Google ordered to pay $20M for ripping off anti-malware patents in Chrome



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Google has been ordered to pay $20m damages after its Chrome browser was found to have infringed four anti-malware patents.

According to The next web, Google is tremendously dedicated to improving its Chrome browser, but it appears the search engine giant might’ve gotten a little carried away in the process – and now it has to pay the piper.

A District Court in Texas ordered the tech giant to spew out $20 million in damages for infringing four anti-malware patents  in Chrome. The verdict was delivered on Friday following a jury trial in the city of Marshall.

The decision comes as a result of a lawsuit filed by Alfonso Cioffi and the now-diseased Lucent engineer Allen Rozman dating back to 2013. Back in 2014, a US District Court judge dismissed the case after the plaintiffs acceded that an infringement claim is unlikely to hold up under the judge’s interpretation of the words ‘web browser process.’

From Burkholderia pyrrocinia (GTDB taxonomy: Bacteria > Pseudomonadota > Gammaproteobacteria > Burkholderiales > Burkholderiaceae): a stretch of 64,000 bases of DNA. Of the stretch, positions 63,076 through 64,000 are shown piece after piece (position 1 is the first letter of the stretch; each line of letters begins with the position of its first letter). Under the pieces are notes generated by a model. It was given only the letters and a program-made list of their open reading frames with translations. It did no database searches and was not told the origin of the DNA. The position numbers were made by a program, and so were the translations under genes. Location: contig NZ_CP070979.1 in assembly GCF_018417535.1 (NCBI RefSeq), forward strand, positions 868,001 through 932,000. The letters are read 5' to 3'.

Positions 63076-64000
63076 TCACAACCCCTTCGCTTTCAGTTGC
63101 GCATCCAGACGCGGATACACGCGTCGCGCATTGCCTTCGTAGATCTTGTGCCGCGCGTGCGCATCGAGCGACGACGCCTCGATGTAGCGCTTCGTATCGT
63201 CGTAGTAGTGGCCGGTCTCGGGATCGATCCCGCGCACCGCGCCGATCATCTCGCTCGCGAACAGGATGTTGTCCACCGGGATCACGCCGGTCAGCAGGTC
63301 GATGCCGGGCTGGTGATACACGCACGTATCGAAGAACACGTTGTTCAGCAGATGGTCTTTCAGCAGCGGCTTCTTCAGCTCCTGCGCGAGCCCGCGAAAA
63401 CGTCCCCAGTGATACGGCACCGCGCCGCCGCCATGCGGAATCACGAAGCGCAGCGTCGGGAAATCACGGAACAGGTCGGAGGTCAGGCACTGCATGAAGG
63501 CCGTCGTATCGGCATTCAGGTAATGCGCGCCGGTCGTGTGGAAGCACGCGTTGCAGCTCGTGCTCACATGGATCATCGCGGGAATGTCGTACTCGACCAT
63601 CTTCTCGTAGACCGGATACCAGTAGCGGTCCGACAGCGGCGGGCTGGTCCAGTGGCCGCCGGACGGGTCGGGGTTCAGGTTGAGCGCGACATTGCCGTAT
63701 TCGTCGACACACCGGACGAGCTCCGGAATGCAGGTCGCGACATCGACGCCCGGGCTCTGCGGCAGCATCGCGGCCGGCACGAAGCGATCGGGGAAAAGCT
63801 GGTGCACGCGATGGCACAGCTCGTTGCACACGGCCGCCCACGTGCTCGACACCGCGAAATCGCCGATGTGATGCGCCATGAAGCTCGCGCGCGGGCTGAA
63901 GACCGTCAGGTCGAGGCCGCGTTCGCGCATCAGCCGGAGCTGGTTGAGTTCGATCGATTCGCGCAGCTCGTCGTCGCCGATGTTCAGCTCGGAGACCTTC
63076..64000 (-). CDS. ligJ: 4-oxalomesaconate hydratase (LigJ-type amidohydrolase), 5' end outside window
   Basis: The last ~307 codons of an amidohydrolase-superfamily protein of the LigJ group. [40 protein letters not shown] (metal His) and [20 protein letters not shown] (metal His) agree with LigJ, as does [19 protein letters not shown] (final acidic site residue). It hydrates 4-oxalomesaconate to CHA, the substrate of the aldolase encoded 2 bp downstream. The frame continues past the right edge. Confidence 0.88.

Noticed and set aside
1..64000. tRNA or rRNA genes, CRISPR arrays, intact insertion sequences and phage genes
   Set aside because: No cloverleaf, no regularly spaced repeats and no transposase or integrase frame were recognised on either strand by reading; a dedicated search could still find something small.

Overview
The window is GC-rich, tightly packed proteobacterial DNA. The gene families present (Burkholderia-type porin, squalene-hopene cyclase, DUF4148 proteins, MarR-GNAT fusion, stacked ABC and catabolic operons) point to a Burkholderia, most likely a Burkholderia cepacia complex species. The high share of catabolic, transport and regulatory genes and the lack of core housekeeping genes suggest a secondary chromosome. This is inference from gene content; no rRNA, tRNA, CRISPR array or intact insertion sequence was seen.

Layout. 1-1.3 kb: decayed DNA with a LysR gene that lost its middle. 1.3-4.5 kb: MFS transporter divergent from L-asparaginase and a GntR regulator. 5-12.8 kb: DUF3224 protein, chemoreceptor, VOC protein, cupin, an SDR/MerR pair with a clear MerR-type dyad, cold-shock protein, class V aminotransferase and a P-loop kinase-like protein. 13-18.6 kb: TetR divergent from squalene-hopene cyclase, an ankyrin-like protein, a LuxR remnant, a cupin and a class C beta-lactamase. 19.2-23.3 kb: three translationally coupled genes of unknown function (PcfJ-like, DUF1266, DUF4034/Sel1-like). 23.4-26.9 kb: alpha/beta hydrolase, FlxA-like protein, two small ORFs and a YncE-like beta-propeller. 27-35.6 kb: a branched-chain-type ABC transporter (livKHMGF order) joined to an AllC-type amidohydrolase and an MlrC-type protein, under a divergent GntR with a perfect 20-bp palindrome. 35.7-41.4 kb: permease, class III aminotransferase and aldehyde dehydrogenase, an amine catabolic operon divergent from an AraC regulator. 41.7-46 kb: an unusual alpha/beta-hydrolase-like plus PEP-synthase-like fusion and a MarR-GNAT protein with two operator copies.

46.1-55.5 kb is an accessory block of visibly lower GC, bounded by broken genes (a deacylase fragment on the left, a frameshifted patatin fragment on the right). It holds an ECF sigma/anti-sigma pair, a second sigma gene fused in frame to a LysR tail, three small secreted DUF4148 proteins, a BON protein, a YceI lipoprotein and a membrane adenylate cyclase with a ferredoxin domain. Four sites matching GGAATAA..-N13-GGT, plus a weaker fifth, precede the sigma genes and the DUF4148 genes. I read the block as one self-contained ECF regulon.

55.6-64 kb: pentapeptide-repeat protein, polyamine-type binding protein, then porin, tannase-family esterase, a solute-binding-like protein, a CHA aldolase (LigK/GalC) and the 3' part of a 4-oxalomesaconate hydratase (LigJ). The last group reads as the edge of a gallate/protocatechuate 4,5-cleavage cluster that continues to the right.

This is not the first time that the tech giant is being involved in patent cases. Back in 2012, the company as well got in trouble over allegedly infringed patents used in Chrome for mobile.

Google then appealed to the US Supreme Court to hear the case, but the Supes declined. Ultimately the patent could yield $60m for the surviving family of the inventor. Google has said it maintains its position that the patents are invalid.

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